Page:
It's going to be FANTASTIC. Providing that I've planted them in time. A bit of mould doesn't mean that they're dead, does it? Don't answer that.
Anyhoo - tell me your favourite planting combos - colours, shapes, everything. If you're very lucky, I might buy the said plants and do a border in YOUR honour.....
And if you're out and about in the garden centres, buy a Dahlia!!!
I am in the process of clearing also accompanied by a SO who thinks everything should be hacked down to ground level! Lucky you to have green house and large garden. Realistically however my relatively small plot is all that I can handle. Limiting it this year to mostly herbs.ReplyDelete
I planted Lucifer 6 years ago - they've overtaken the garden. Me, I love em but the other half, who likes ranks of soldiers standing to attention and who ties everything to PLASTIC canes, hates them because they're top heavy and flop everywhere.ReplyDelete
Oh, and couldn't agree more on the dahlias. There's loads out there; hiding under the Lucifer, of course. My father-in-law used to grow competition ones - could never see the poor bastards cos the all had Tesco bags over their heads to keep the petals inturned or something. No sense of humour either - when I once complimented him on his crop of plastic bags he looked at me blankly before explaining how essential they were. Ah well.ReplyDelete
Ahem - sidetracked. Dahlias are big, brash and vulgar. Remind you of anybody :-)
One of my favourite gardens is in Inverew, and this time of year they are spectacular with all the Rhodies and Magnolia.ReplyDelete
We are hoping for great things this year, what with our wonderful supply of chicken poop. Asian Lilies, Ginger, Hollyhocks, Lupines, Wall Flowers and Sunflowers in amongst blocks of New Zealand Flax and other grasses.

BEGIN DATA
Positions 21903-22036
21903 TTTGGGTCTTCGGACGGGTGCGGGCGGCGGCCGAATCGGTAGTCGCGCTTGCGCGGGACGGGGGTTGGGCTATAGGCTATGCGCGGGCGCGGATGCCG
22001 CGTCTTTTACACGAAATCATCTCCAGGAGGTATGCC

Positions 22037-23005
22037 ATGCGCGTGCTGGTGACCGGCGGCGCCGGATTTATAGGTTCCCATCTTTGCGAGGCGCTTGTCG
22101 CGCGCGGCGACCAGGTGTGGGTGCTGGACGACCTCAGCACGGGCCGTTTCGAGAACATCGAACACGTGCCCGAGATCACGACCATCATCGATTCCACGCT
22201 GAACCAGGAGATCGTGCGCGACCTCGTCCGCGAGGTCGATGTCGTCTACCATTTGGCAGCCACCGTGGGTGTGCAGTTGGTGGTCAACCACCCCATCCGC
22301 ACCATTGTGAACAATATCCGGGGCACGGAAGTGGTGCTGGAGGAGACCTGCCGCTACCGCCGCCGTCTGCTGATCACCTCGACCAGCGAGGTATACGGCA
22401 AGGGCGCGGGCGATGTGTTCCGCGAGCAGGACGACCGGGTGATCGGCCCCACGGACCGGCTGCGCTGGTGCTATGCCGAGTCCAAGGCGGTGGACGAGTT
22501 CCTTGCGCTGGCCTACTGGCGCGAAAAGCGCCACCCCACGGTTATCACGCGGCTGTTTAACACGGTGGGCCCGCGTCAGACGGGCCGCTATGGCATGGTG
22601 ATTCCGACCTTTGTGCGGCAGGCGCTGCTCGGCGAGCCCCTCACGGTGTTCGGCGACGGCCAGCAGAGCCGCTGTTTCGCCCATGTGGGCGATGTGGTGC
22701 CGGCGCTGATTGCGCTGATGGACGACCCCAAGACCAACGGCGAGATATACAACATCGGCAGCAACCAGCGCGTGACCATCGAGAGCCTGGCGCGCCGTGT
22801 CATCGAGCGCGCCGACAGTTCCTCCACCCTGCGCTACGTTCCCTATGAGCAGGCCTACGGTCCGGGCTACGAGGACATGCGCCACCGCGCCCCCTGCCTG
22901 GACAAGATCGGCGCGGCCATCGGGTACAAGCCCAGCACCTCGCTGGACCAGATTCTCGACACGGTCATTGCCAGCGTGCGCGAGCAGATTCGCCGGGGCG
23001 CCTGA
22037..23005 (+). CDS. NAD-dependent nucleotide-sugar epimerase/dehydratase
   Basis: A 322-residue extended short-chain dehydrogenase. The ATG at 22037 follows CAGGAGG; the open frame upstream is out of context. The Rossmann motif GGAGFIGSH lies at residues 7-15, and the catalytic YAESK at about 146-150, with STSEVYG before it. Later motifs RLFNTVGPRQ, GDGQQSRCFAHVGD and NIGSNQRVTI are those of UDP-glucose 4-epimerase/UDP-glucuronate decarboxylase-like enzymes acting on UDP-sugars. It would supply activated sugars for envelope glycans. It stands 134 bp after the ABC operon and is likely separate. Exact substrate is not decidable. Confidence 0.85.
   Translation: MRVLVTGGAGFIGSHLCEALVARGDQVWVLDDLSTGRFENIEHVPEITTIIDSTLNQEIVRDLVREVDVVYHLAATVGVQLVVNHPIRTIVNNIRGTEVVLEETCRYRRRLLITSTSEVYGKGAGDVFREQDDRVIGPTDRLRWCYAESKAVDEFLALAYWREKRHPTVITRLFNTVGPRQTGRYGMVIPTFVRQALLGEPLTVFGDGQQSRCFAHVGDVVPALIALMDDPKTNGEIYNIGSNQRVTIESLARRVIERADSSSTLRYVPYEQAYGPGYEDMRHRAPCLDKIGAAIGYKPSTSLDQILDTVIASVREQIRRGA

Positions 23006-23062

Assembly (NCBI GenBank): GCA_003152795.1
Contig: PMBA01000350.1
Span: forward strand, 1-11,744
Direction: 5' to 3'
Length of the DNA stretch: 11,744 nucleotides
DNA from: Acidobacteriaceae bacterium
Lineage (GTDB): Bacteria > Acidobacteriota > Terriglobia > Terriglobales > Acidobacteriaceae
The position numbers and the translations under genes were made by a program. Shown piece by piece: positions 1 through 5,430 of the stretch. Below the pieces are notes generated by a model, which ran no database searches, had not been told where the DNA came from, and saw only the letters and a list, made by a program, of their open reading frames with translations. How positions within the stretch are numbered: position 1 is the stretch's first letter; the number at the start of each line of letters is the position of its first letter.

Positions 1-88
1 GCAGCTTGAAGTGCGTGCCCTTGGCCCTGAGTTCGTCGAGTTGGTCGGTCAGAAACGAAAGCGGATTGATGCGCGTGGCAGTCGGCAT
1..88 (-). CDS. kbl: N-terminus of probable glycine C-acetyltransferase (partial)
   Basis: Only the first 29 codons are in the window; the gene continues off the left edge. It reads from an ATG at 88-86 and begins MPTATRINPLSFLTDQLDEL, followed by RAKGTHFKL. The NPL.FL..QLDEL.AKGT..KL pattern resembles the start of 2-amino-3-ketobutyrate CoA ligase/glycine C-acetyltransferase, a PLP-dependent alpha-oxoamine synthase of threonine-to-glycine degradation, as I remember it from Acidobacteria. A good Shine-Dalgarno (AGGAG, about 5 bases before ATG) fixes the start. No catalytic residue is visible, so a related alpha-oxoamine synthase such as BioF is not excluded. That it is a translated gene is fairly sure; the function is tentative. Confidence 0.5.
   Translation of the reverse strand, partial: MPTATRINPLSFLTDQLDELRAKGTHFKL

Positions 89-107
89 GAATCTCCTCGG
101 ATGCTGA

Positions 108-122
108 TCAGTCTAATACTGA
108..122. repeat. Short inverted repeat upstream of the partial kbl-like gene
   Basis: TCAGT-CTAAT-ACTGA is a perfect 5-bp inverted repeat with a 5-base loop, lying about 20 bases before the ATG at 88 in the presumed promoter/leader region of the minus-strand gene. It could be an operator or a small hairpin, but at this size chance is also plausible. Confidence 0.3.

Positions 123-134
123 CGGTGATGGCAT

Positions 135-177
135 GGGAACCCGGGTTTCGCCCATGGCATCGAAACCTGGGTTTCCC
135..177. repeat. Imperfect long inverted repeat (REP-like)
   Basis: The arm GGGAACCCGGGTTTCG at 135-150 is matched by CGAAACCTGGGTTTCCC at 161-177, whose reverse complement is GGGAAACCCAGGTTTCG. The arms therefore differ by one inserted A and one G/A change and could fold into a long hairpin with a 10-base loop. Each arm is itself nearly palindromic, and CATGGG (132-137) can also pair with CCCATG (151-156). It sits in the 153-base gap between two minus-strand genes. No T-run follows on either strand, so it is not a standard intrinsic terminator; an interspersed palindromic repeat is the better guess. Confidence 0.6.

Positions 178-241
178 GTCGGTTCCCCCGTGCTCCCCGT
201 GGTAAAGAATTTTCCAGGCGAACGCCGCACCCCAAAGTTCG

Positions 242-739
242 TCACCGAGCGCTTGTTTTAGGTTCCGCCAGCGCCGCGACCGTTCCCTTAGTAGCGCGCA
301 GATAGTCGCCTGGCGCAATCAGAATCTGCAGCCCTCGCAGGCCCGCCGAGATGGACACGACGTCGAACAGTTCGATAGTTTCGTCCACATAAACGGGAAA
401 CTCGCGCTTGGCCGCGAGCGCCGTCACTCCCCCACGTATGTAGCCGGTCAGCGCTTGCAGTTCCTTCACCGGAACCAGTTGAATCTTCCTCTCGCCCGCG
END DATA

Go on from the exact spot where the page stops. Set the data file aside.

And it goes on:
Thanks for the award. Coming from you is an honour.
Heck, sounds like you live in Downton Abbey. Or a vicarage, going by the description of garden size. Good colour combo - picturing it already; those lucifer reds will be popping in the bright sunshine. The dahlias sound divine - nearly bought some in £Land but got put off by the odd-looking dust. If your expensive mail-order ones have that too then it must be some horticultural prerequisite. And dark-blue agapanthus (how do you make that plural??) can't whizz up a cake as well as the KitchenAid...ReplyDelete
I've forgotten the name of my favourite flower! Isn't that shocking. I've been searching for ten minutes online and still my memory is failing me. I actually like the dahlia very much, wish I had a garden again. The trials of living in London. xReplyDelete
Ranunculas! That's it, those are the ones I like. Phew, was worried I'd spend all night annoyed with my brain for not being able to remember ;)ReplyDelete
WHEN were you on Beechgrove Garden?! That's a bit epic!ReplyDelete